Walk to End Alzheimer’s Event brings help and hope to people impacted by dementia

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The Alzheimer’s Association Washington State Chapter is hosting the South Sound Walk to End Alzheimer’s in Tacoma on Sunday, Sept. 16. The event will be held at the University of Puget Sound with registration beginning at 11 a.m. The program starts at 12 p.m. and features a poignant Promise Garden Ceremony honoring people affected by Alzheimer’s disease and dementia. The two-mile walk begins at 12:30 p.m.

The inspiring event calls on participants of all ages and abilities to join the fight against the disease. Participants have the opportunity to learn more about Alzheimer’s and dementia, advocacy and public policy, clinical studies enrollment and local support programs.
Last year, the South Sound Walk to End Alzheimer’s attracted over 800 participants and raised more than $150,000. The event is one of 600 walks held annually in communities nationwide, raising awareness about Alzheimer’s disease and over $89 million for Alzheimer’s care, support and research programs.

The Washington State Chapter, which serves Washington State and Northern Idaho, will host 16 Walk to End Alzheimer’s events across the region this fall. Funding from the walks are crucial to supporting local community programs for people facing Alzheimer’s or dementia – as well as critical research being done nationally and internationally to find a cure.

“I started participating in the Walk to End Alzheimer’s as a way to honor my mother who died from Alzheimer’s” says Mari Hagen, a team captain and top fundraiser for the event. Her team, Helen’s Heroes, has raised over $10,000 in the last five years. “But I also want to eradicate Alzheimer’s disease and prevent it from affecting more people and more families in the future.”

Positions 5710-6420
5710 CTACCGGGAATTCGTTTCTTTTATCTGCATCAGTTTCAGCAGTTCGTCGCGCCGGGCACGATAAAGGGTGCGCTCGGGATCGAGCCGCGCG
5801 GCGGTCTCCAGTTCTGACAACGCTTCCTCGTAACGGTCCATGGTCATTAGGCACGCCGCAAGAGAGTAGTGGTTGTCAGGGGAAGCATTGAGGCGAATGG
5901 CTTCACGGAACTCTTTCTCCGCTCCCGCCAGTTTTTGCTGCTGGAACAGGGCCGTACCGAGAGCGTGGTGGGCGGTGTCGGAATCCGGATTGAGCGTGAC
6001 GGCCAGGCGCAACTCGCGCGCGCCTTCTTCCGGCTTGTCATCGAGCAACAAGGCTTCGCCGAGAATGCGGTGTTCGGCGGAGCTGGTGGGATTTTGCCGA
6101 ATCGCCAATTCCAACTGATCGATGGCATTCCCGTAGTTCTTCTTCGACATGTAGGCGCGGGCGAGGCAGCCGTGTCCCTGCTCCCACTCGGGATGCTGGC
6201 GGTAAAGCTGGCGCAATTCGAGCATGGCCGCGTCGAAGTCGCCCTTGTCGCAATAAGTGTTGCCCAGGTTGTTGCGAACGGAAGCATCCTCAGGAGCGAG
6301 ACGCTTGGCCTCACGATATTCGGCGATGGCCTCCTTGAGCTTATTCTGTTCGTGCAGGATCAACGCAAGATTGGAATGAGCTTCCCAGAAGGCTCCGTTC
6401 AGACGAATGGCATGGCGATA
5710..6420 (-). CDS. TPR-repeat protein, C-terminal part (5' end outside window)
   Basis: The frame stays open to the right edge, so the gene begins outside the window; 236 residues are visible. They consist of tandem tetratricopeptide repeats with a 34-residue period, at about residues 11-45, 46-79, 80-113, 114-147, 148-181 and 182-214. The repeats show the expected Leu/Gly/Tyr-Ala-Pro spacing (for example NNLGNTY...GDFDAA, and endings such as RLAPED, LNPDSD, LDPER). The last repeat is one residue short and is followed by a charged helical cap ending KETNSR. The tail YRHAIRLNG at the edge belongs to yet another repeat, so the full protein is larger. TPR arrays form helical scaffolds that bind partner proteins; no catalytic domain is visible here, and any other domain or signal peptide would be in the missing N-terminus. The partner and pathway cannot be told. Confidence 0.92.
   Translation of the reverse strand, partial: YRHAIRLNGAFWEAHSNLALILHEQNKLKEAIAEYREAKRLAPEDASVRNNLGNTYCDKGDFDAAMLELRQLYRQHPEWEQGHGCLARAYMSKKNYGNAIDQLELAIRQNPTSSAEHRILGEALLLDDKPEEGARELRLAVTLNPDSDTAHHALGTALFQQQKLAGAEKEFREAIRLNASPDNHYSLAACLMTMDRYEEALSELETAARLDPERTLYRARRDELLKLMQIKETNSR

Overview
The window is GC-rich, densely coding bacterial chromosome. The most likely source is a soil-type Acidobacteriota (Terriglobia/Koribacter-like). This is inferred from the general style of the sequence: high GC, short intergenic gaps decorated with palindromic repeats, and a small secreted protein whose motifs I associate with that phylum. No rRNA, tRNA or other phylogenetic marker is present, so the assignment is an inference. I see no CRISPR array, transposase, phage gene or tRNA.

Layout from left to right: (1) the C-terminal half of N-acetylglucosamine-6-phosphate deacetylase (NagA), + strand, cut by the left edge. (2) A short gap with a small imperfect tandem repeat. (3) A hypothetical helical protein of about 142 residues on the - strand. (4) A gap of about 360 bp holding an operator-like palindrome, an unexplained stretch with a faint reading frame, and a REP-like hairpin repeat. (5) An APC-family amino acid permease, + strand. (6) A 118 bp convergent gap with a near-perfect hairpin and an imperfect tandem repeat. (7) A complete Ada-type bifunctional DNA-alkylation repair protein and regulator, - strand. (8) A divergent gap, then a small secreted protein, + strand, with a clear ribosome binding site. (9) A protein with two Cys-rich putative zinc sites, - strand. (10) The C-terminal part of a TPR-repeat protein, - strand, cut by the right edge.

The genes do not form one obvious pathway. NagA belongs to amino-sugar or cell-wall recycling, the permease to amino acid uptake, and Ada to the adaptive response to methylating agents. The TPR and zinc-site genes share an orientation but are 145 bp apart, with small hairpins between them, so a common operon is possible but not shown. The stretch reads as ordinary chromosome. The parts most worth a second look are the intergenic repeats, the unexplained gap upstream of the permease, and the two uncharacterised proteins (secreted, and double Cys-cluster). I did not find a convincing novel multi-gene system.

An array of programs and services are offered to support people living with the disease, their caregivers and loved ones. There are over a dozen support groups offered in Pierce County, including several especially for family caregivers, people living in the early stages of the disease, and those with younger-onset dementia. The Washington State Chapter also offers a free weekly zoo walk in Tacoma as part of their Early Stage Memory Loss program.

“When my mother was first diagnosed, I contacted the local caregiver support group almost immediately” says Hagen. “It’s very hard for people to understand what you’re going through unless they’ve gone through it. It can leave you feeling helpless and overwhelmed, so the support group was invaluable to me.”

In addition to local services, people can also reach out to the Alzheimer’s Association through a 24/7 helpline (1-800-272-3900) for information, support, care consultation or resources. Their website alz.org is also a wonderful resource and is often a person’s first stop when looking for Alzheimer’s and dementia information, education and support resources.

Alzheimer’s disease is the most common cause of dementia, a general term for memory loss serious enough to interfere with daily life. It is a progressive disease that causes problems with memory, thinking and behavior. In its early stages, memory loss is mild, but with late-stage Alzheimer’s, individuals lose the ability to carry on a conversation and respond to their environment.

According to the 2018 Alzheimer’s Disease Facts and Figures report, there are 5.7 million Americans currently living with the disease and that number is expected to increase to 14 million by 2050. In Washington State alone, there are 110,000 people age 65+ living with the disease and another 341,000 unpaid caregivers providing support to their loved ones with dementia.

It is a growing epidemic and public health crisis in the U.S. Between 2000 and 2015, deaths from Alzheimer’s have increased by 123 percent. Alzheimer’s is currently the third leading cause of death in Washington State and the sixth leading cause of death nationally. Among the top 10 leading causes of death, it is the only disease that cannot be cured, prevented or even slowed.

Alzheimer’s is also the most expensive disease in America. In 2018, the direct costs of caring for people with Alzheimer’s and other dementias is estimated to be $277 billion. About 67 percent of these costs are borne by Medicare and Medicaid, with about 22 percent or $60 billion in out-of-pocket expenses for individuals and families affected by the disease.

The emotional and financial toll of the disease is devastating our families and our communities. That’s why the Walk to End Alzheimer’s is so important. If you would like to participate or make donation, please visit alz.org/walk or call 1 (800) 272-3900.

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